Max Weber was born in Russia and at age ten emigrated with his family to the United States, settling in New York City. From 1898 to 1900 he studied art at Pratt Institute in Brooklyn with the noted painter and printmaker Arthur Wesley Dow, and from 1905 to 1908 he attended art classes in Paris, including those at Matisse's newly opened academy. Returning to New York in 1909, Weber developed an important, though short-lived, friendship with Alfred Stieglitz, whose gallery, 291, promoted European and American modernism.
Weber is considered one of America's earliest modernists, and his long career witnessed many stylistic changes. Through the 1920s his work paid homage to such European artists as Paul Cézanne, Henri Matisse, Pablo Picasso, and Henri Rousseau as well as to tribal African art. After 1930, when he developed a consistently identifiable style, one that was lyrical and Expressionistic, his imagery focused on romanticized landscapes, docile domestic scenes, and emotional religious themes. Throughout his career Weber exhibited consistently at galleries and museums, and in 1930 he was honored with a retrospective at the recently opened Museum of Modern Art.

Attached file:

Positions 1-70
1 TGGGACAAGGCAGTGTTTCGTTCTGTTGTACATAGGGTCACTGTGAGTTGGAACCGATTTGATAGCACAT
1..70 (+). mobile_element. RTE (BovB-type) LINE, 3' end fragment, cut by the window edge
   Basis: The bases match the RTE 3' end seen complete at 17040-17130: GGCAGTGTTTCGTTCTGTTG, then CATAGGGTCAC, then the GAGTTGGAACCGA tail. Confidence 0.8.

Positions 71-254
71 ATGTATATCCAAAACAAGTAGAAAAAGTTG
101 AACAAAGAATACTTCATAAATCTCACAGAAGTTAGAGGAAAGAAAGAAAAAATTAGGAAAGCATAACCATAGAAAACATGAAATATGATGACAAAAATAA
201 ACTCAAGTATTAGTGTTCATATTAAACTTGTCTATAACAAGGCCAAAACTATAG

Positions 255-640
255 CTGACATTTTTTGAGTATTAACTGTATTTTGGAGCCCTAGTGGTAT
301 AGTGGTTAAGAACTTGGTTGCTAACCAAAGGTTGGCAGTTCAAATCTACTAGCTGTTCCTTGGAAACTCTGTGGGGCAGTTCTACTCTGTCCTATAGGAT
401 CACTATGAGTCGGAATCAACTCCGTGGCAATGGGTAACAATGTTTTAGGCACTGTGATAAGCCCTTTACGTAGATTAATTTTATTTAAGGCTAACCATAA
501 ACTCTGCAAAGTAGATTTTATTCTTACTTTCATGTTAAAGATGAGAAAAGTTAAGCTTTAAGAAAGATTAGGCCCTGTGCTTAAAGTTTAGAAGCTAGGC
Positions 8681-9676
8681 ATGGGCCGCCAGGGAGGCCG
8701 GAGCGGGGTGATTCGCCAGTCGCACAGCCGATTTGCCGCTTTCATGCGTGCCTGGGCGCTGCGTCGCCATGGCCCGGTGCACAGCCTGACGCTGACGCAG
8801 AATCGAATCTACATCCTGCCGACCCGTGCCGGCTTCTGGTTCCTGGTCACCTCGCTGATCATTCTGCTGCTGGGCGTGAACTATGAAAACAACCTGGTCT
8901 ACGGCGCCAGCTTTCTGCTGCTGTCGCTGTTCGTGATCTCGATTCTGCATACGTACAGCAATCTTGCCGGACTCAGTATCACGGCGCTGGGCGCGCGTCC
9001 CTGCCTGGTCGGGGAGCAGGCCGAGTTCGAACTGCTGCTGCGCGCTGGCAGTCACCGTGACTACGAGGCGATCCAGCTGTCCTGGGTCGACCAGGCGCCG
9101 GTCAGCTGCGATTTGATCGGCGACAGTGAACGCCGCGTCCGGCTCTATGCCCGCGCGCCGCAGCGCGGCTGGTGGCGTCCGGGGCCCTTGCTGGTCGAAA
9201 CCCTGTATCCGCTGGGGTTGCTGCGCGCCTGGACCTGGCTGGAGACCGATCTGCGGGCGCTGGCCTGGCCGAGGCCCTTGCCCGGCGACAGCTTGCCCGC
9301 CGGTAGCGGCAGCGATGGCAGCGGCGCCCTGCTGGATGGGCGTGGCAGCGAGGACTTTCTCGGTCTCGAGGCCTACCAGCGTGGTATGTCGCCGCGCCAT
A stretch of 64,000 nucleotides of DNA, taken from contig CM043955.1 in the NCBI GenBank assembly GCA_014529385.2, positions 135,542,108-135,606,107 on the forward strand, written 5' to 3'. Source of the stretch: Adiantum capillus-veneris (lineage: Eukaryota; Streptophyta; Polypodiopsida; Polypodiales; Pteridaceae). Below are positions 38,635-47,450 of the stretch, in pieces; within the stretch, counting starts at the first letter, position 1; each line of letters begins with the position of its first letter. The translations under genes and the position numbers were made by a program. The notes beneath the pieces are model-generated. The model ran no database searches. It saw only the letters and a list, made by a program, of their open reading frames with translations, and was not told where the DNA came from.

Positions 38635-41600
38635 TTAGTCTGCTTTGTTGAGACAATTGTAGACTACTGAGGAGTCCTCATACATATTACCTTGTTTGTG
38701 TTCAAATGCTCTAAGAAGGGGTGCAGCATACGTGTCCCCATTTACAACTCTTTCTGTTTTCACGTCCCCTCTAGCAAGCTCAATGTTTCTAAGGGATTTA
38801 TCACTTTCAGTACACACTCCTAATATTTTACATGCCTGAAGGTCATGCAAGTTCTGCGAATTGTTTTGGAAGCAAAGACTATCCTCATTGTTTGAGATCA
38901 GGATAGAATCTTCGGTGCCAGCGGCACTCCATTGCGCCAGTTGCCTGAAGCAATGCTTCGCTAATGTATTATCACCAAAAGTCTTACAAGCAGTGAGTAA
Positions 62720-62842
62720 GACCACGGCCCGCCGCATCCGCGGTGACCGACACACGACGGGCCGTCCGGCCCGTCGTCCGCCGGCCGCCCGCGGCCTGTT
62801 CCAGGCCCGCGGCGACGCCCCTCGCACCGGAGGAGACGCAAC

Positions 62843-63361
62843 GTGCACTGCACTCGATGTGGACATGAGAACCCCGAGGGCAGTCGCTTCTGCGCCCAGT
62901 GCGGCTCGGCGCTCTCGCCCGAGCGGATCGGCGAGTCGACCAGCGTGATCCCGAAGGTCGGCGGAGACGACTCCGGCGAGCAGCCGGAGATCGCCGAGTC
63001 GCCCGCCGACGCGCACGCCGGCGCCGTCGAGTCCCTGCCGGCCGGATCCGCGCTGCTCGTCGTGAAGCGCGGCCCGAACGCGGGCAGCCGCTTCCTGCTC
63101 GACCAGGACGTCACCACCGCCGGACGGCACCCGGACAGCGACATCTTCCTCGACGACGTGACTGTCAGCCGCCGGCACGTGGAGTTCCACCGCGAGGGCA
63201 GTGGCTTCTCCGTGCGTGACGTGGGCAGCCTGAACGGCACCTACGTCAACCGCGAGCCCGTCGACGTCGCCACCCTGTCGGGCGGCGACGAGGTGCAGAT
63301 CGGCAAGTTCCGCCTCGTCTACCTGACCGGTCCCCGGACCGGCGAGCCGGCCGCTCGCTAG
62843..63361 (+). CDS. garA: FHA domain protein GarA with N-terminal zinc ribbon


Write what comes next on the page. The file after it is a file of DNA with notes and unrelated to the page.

From 1914 to 1918 Weber taught classes in art history, art appreciation, and design at the Clarence H. White School of Photography in New York. The experience of sitting in a darkened auditorium during a slide talk is amply conveyed in this pastel, about which he wrote: "A lecture on Giotto was given at the Metropolitan Museum. The late hastening visitor finds himself in an interior of plum-colored darkness . . . upon which one discerns the focusing spray-like yellowish-white light, the concentric, circular rows of seats, [and] a portion of the screen." In other paintings and drawings of the period, he evoked the illuminated stages at music and dance performances and the shimmering screens of the cinema. In a 1915 newspaper article he stated that his aim at the time was to express "not what I see with my eye but with my consciousness . . . mental impressions, not mere literal matter-of-fact copying of line and form. I want to put the abstract into concrete terms."